Monday, June 18, 2007

Gas, food, substitutions, and grocery bills

An article in today's USA Today reports that food costs in May had increased 3.9% from the prior year. This is 1% more than inflation in general. Part of this increase, apparently, is driven by the diversion of corn to the production of ethanol which can be mixed with traditional gasoline to reduce the need for refined oil.

The reasons for the high gasoline prices we are currently experiencing are complex. Aside from the world petroleum supply per se, a major limiting factor in the U.S. gasoline supply is refining capacity. That is, buying more crude oil on the world market is not going to do a whole lot of good if it cannot be refined. Although many U.S. refineries have undergone expansion, apparently, one one new refinery has been constructed in the U.S. since the 1970s. Since refineries raise major environmental concerns, government approval to build new ones appears to be difficult, if not essentially impossible, to obtain. Can we import refined oil? Some countries may not feel they can "afford the luxury" of environmental protection, but I imagine that carrying refined gasoline in tankers may be a dangerous undertaking.

Although ethanol maintains some of the air quality concerns associated with gasoline, it at least does not have to be refined. "Stretching" the gasoline supply by adding ethanol, then, offers a way to expand the fuel supply in the face of limited refining capacity. "Diverting" corn from food and agricultural markets, however, significantly increases the demand for corn, increasing corn prices. Increased corn prices, in turn, "cascade" into the food market as a whole.

One might object that Americans, for the most part, do not eat that much corn. Even if corn prices increased 50%, if the average family only buys one can every three weeks and four cobs per month, this shouldn't be a big deal. But that is not how most corn is consumed. Sodas, and many foods, are often sweetened with corn syrup. Depending on the immediate relative prices of sugar cane and corn, bottlers may switch back and forth. If the price of corn goes up, then, the price of sugar cane will, too. Corn is also fed a great deal to pigs (explaning why so many are raised in states like Iowa). This would cause the price of pork to increase. But the bad news is that even if you do not eat pork, this will also cause the price of substitutes such as beef and chicken to increase as well. And it gets worse. If the price of corn increases, it may be more economical for farmers, under some circumstances, to substitute grain for some of the corn they may have fed the pigs. Grain, as a substitute for corn, then, would face a higher demand, causing increasing prices both to bakers who buy wheat and to cattle ranches feeding corn.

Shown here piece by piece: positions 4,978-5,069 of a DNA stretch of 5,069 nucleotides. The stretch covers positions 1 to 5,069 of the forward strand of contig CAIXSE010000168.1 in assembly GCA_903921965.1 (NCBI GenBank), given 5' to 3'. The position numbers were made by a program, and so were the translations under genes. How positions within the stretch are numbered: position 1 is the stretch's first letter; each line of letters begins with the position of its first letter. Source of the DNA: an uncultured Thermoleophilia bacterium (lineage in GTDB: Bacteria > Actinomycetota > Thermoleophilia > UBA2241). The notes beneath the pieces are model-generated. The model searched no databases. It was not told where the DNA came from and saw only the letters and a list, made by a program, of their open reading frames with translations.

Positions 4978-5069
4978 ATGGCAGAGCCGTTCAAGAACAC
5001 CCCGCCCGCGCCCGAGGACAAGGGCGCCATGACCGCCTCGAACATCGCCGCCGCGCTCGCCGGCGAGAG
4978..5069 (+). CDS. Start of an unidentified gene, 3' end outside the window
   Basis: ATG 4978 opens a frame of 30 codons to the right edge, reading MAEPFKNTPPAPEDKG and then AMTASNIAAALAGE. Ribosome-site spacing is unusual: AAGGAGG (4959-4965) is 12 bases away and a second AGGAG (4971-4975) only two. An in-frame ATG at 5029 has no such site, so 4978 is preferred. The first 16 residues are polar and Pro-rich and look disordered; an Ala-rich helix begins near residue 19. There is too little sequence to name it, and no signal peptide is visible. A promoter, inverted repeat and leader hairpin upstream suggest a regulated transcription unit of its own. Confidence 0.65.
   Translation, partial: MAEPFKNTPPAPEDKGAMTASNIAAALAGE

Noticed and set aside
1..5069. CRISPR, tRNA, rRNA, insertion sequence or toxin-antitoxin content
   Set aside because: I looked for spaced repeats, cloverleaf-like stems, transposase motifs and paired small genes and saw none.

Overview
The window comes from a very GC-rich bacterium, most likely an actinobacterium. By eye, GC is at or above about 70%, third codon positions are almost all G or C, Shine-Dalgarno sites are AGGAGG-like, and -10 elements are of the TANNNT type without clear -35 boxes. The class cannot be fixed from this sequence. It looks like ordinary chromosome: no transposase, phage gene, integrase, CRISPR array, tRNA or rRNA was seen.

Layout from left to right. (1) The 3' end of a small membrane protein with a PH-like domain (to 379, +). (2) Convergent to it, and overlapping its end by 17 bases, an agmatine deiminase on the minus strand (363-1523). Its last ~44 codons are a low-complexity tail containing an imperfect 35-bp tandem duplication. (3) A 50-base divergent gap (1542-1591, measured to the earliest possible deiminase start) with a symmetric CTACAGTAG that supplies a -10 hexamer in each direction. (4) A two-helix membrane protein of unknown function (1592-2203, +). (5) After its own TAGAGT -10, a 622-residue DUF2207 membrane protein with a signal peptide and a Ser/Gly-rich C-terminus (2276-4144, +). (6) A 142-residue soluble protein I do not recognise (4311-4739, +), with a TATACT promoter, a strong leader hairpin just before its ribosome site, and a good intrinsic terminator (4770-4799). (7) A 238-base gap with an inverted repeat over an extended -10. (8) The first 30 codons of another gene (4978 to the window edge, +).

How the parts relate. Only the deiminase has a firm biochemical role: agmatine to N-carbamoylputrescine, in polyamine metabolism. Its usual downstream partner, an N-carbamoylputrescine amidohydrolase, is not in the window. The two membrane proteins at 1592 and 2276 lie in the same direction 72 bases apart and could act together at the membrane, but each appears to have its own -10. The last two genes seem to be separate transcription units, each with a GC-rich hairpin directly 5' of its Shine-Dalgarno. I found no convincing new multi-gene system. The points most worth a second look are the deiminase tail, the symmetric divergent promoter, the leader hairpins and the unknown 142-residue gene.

With both gas and food prices rising, less money is available for consumers to spend on other purchases. In terms of food, it is often possible to switch to less expensive foods--e.g., eating more chicken instead of beef--but reducing the overall quantity of food bought is more difficult. Cutting down on gasoline usage in the short run is difficult, too, given limited public transportation options in many U.S. areas and the reluctance of many Americans to car pool. Higher prices paid for food and gas, then, leave less money to spend on thigns that can more easily be eliminated. Discount retailers such as Wal-Mart are apparently feeling this impact strongly as many consumers reduce their purchases.

When we talk about supply and demand, it is important to recognize that consumers to not respond in unison. Certain consumers may be rather insensitive while others, facing severe budget constraints, will tend to respond quite severely.

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